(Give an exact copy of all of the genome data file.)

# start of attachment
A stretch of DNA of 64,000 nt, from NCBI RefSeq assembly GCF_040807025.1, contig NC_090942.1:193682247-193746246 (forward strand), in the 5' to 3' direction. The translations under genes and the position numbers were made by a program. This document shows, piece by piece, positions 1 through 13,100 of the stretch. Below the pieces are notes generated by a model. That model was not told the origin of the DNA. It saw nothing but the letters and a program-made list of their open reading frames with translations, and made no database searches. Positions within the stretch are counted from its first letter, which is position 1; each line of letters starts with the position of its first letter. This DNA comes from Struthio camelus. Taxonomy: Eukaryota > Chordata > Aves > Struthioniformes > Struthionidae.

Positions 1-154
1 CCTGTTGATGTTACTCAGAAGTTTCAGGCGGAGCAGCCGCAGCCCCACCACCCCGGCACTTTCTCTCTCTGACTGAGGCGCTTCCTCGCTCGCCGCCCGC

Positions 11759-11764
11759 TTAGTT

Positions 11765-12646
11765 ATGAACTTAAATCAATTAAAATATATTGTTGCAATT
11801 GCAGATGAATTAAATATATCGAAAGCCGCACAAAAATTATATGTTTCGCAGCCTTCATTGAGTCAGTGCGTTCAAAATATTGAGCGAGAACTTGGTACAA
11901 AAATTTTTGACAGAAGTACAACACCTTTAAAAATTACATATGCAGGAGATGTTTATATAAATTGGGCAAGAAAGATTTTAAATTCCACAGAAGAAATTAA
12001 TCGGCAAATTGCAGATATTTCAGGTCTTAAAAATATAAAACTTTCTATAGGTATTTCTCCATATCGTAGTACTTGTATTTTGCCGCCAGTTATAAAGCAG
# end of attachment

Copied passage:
A stretch of DNA of 64,000 nt, from NCBI RefSeq assembly GCF_040807025.1, contig NC_090942.1:193682247-193746246 (forward strand), in the 5' to 3' direction. The translations under genes and the position numbers were made by a program. This document shows, piece by piece, positions 1 through 13,100 of the stretch. Below the pieces are notes generated by a model. That model was not told the origin of the DNA. It saw nothing but the letters and a program-made list of their open reading frames with translations, and made no database searches. Positions within the stretch are counted from its first letter, which is position 1; each line of letters starts with the position of its first letter. This DNA comes from Struthio camelus. Taxonomy: Eukaryota > Chordata > Aves > Struthioniformes > Struthionidae.

Positions 1-154
1 CCTGTTGATGTTACTCAGAAGTTTCAGGCGGAGCAGCCGCAGCCCCACCACCCCGGCACTTTCTCTCTCTGACTGAGGCGCTTCCTCGCTCGCCGCCCGC

Positions 11759-11764
11759 TTAGTT

Positions 11765-12646
11765 ATGAACTTAAATCAATTAAAATATATTGTTGCAATT
11801 GCAGATGAATTAAATATATCGAAAGCCGCACAAAAATTATATGTTTCGCAGCCTTCATTGAGTCAGTGCGTTCAAAATATTGAGCGAGAACTTGGTACAA
11901 AAATTTTTGACAGAAGTACAACACCTTTAAAAATTACATATGCAGGAGATGTTTATATAAATTGGGCAAGAAAGATTTTAAATTCCACAGAAGAAATTAA
12001 TCGGCAAATTGCAGATATTTCAGGTCTTAAAAATATAAAACTTTCTATAGGTATTTCTCCATATCGTAGTACTTGTATTTTGCCGCCAGTTATAAAGCAG